An awful lot of people went to college from groups that never had the opportunity previously. This was a good thing. Many students across all groups made good use of the experience. Many did not.
Now that the tax support for higher education has dramatically been reduced per student, college is seen to be much more expensive and not worth the cost – often based on the experiences and outcomes of those that did not make the best of their college experience.
I think the realities are this:
1) College (or any education) is never worth more or less what one puts into it. Yes, the credential has a value, but sooner or later, one can’t hide behind the credential and must demonstrate knowledge and ability to keep learning.
2) A large part of the costs of college have little to do with the specifics of education. Living expenses, for one, followed by athletics and building costs. Athletics is the only one that can possibly be eliminated and that seems unlikely.
3) Even if we trimmed, chopped, all the non-education costs, that would probably just allow a return to a more accurate cost of education. How? Colleges would stop relying so much on adjuncts. Adjuncts are nice additions to the faculty when they are local professionals with lots of experience to add value to a program. When they are used to provide a large portion of the education as contingent, part-time employees, it is just another form of an abusive system that does not serve the institution or its students well.
I realize nobody wants to pay anything for education. Unfortunately, that is just kind of stupid. Good education is always going to be fairly expensive because it involves lots of human interactions with humans with advanced education that was expensive to achieve. We can continue to work to find less expensive ways to deliver education content and to assess mastery, but engaging, coaching, and mentoring will probably not get cheaper. Unless it is something left in the hands of androids and robots, but then I start thinking about government or school contracts for these androids and it is doesn’t seem that will actually cost less.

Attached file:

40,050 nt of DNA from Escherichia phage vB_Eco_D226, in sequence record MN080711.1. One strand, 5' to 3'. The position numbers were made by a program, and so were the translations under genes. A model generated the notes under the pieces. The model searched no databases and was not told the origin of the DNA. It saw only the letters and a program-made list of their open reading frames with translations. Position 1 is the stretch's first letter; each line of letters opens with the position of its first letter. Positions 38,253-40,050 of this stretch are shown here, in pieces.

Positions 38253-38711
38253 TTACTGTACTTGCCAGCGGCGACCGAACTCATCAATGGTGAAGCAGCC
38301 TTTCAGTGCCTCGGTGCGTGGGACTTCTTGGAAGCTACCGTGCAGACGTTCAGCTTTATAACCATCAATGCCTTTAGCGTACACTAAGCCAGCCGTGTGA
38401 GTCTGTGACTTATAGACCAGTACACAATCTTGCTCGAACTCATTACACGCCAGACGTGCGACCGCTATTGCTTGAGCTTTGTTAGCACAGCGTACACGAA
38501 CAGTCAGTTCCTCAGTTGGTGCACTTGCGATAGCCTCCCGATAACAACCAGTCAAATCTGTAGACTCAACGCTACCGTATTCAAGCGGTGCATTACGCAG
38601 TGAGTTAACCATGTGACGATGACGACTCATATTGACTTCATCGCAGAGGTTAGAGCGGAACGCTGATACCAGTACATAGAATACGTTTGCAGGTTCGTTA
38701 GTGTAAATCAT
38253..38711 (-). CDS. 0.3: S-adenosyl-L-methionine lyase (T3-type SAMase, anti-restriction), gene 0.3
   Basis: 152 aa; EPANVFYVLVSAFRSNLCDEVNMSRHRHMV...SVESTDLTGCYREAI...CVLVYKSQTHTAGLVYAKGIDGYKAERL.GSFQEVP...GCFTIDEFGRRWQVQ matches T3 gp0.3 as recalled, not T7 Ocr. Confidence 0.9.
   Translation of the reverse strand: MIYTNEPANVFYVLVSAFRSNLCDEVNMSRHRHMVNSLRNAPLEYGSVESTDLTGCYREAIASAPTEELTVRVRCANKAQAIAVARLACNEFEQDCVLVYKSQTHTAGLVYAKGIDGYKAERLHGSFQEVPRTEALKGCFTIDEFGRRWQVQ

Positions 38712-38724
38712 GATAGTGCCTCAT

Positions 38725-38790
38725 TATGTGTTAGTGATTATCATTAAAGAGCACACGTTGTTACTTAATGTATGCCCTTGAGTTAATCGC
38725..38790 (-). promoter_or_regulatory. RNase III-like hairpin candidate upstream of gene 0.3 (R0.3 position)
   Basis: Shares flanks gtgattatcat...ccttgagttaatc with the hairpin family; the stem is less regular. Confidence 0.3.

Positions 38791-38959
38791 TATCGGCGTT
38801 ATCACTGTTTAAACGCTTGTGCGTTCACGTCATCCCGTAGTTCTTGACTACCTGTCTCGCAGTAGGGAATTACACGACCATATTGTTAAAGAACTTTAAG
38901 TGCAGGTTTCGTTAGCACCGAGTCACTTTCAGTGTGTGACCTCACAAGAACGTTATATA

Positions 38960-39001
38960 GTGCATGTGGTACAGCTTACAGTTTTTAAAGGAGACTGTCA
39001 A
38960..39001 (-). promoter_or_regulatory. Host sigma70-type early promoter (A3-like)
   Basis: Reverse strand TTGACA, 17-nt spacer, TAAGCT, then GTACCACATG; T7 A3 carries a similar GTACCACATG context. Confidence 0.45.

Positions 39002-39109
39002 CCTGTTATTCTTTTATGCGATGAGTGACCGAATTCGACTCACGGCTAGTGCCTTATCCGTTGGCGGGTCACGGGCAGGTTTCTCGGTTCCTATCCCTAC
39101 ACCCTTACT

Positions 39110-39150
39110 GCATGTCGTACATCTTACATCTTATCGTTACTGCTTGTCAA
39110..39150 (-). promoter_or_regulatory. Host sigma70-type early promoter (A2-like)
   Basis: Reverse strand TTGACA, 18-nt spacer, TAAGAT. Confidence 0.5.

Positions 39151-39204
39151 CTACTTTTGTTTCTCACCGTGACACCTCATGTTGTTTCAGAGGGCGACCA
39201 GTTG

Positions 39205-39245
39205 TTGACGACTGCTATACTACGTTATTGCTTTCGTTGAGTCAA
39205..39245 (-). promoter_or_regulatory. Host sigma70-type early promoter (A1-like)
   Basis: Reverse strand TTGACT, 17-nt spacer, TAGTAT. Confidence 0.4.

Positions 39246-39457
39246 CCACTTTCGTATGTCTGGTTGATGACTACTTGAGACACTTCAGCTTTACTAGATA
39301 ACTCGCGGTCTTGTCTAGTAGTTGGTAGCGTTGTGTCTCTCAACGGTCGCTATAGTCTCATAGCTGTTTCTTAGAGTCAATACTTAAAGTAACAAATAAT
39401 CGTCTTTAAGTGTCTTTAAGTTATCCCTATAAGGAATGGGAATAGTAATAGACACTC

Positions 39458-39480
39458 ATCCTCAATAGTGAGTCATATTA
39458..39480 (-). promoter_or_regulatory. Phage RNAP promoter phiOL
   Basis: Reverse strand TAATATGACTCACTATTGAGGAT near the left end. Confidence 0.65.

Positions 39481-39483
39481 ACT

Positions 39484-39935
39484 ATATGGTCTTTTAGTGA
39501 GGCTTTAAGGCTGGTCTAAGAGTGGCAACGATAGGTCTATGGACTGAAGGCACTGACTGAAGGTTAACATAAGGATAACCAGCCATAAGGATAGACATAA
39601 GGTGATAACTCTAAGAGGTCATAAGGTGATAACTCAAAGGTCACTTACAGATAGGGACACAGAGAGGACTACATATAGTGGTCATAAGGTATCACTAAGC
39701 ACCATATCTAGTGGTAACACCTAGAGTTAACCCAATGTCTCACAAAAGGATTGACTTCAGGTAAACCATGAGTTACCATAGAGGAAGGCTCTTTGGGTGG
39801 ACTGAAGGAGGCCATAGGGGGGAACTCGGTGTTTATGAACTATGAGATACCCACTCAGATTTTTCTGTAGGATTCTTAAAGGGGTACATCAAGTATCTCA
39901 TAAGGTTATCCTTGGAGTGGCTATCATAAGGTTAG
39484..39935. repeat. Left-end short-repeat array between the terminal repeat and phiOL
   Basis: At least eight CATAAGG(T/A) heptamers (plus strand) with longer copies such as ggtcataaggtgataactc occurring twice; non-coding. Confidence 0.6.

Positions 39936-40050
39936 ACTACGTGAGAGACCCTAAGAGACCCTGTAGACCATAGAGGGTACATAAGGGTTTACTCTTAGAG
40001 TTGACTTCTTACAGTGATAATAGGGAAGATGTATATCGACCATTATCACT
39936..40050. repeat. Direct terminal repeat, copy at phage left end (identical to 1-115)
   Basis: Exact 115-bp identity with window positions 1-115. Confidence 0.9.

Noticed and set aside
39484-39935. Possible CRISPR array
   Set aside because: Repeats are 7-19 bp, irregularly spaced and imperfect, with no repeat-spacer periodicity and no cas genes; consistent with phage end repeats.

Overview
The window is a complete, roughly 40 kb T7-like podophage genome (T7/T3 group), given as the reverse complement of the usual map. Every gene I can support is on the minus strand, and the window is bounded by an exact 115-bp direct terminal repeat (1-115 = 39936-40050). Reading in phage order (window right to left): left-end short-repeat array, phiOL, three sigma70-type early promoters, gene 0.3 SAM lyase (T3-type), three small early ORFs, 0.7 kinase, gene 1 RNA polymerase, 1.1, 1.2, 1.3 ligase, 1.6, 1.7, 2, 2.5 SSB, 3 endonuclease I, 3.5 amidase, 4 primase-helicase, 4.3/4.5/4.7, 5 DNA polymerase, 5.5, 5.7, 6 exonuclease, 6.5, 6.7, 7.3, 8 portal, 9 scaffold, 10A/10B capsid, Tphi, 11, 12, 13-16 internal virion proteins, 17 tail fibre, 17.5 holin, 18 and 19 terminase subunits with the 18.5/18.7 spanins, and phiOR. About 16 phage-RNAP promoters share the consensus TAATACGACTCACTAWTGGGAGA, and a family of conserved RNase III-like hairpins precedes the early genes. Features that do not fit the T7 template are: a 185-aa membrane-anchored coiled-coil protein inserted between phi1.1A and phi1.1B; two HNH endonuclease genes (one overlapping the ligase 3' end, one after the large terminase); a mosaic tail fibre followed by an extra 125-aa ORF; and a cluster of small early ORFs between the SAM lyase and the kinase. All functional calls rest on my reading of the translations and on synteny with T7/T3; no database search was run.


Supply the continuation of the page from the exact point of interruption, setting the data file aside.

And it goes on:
We’ll be fighting over the cost of education, especially higher education, for decades, I expect. Until we reach the point where we recognize that we have reduced the costs and trimmed the unnecessary expenses to the point we can’t go any further, institutions will continue to be creative in pricing and aid strategies. Just as every other sector of the economy does.
I’ve rambled enough through this, and probably shouldn’t publish it, but what the hell. It is essentially an allergic reaction to something stupid.
And you can ask any sailor, and the keys from the jailor,
And the old men in wheelchairs know
And Mathilda’s the defendant, she killed about a hundred,
And she follows wherever you may go
Waltzing Mathilda, waltzing Mathilda,
You’ll go waltzing Mathilda with me
And it’s a battered old suitcase to a hotel someplace,
And a wound that will never heal
No prima donna, the perfume is on an
Old shirt that is stained with b lood and whiskey
And goodnight to the street sweepers, the night watchmen flame keepers
And goodnight to Mathilda, too